What Is a Casino?


A casino is an establishment for certain types of gambling. Some casinos are built as part of hotels, resorts, or cruise ships, while others stand alone. Regardless of their size, they all draw in billions of dollars each year for the corporations, investors, and Native American tribes that operate them, as well as state and local governments that collect taxes and other payments from gamblers. Some states have even legalized casino-type games at racetracks and on barges on waterways, as well as in bars, restaurants, truck stops, and other small businesses.

The casino industry is one of the largest employers in Nevada and, in some cities, the primary employer. It also supports a significant number of other businesses, including restaurants, entertainment companies, hotel chains, and service providers. In addition to jobs directly related to gambling, casinos contribute to the economy by generating tourism revenue. The resulting tax revenues fund schools, roads, and other infrastructure. In many states, local governments also rely on casino revenues to provide social services and support public works projects.

Casinos earn money by taking a percentage of each bet placed by patrons. The advantage can be very small, less than two percent on average, but it adds up over millions of bets. This income allows casinos to build elaborate buildings, fountains, pyramids, towers, and replicas of famous landmarks. In addition to gaming, casinos offer concerts, shows, and other forms of entertainment.

While some people may view gambling as a vice, the vast majority of gamblers enjoy it as a form of recreation. In 2008, 24% of Americans reported that they had visited a casino in the previous year. This number has been rising steadily since the 1980s, when it was around 20%.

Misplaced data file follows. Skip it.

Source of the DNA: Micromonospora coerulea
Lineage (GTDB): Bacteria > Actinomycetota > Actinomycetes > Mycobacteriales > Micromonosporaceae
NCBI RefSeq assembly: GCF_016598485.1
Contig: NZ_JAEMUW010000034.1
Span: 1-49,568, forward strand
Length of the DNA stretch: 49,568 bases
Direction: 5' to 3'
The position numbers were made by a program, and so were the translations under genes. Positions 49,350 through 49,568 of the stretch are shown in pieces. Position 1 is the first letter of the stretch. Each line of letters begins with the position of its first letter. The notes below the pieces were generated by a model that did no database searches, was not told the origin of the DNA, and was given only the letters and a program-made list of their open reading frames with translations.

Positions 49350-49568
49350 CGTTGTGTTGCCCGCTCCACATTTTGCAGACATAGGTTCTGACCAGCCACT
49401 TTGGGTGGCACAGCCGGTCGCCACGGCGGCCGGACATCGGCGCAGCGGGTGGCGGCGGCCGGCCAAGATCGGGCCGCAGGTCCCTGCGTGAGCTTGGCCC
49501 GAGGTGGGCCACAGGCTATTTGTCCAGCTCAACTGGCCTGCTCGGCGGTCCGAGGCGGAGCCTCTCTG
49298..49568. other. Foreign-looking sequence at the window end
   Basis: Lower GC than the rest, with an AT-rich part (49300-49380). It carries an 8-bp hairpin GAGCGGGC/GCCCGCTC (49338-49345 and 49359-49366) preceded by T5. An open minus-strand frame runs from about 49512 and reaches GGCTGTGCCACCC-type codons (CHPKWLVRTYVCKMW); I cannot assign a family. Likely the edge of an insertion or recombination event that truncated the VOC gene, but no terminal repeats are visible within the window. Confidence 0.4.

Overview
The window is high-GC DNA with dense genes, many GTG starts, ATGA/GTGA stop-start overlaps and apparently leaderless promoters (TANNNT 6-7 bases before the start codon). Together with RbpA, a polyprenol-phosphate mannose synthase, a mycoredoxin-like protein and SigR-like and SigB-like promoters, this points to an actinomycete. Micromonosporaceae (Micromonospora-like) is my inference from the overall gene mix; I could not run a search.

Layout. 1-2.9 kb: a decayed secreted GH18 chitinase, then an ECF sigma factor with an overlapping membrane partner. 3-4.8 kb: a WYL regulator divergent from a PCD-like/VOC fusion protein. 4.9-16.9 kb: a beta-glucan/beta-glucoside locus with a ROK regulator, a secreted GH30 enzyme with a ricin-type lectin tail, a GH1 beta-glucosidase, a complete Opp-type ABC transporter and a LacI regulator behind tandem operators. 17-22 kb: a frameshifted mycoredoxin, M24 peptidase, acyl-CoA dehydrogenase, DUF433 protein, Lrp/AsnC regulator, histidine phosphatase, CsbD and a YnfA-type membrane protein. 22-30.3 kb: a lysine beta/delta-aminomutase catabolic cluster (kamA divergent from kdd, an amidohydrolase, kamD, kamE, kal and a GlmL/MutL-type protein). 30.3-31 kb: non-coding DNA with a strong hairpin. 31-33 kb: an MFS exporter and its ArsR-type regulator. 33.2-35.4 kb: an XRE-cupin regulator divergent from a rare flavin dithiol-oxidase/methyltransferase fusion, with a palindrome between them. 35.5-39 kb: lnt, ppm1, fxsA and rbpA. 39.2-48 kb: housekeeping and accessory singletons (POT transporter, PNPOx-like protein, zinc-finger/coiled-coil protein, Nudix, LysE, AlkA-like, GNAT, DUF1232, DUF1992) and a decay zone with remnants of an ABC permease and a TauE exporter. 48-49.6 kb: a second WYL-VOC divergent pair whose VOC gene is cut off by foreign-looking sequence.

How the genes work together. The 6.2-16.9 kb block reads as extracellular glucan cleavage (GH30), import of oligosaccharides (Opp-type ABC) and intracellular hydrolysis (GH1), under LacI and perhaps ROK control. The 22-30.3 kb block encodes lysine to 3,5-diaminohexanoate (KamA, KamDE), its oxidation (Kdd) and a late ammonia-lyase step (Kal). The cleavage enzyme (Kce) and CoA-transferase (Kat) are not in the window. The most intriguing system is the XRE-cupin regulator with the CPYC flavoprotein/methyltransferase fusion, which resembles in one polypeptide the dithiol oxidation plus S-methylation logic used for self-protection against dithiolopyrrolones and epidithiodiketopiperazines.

Despite the rosy outlook, there are problems associated with casinos. Security is a big concern, as casino staff must constantly be on the lookout for people cheating or stealing. Dealers are trained to spot blatant cheating like palming, marking, or switching cards and dice, while pit bosses watch table games with a more broader perspective to catch suspicious behavior. Computer technology can track betting chips to reveal any statistical deviation from expected results.

In the past, organized crime mobsters controlled many casinos. They provided the capital to finance expansion and renovation, as well as the high stakes that attracted affluent tourists. But legitimate businessmen, who had deeper pockets than the mob, soon realized the potential of the gambling industry and bought out the mobsters. Federal crackdowns on mob activity and the fear of losing a license at the slightest hint of mafia involvement keep the mob out of modern casinos.

In the twenty-first century, casinos have shifted their focus to customer service. They reward frequent customers with perks, such as discounted travel packages, free rooms, and show tickets. They are also choosier about which gamblers they allow on the premises, giving preferential treatment to high rollers who spend much more than average. In return, these high rollers receive comps worth tens of thousands of dollars.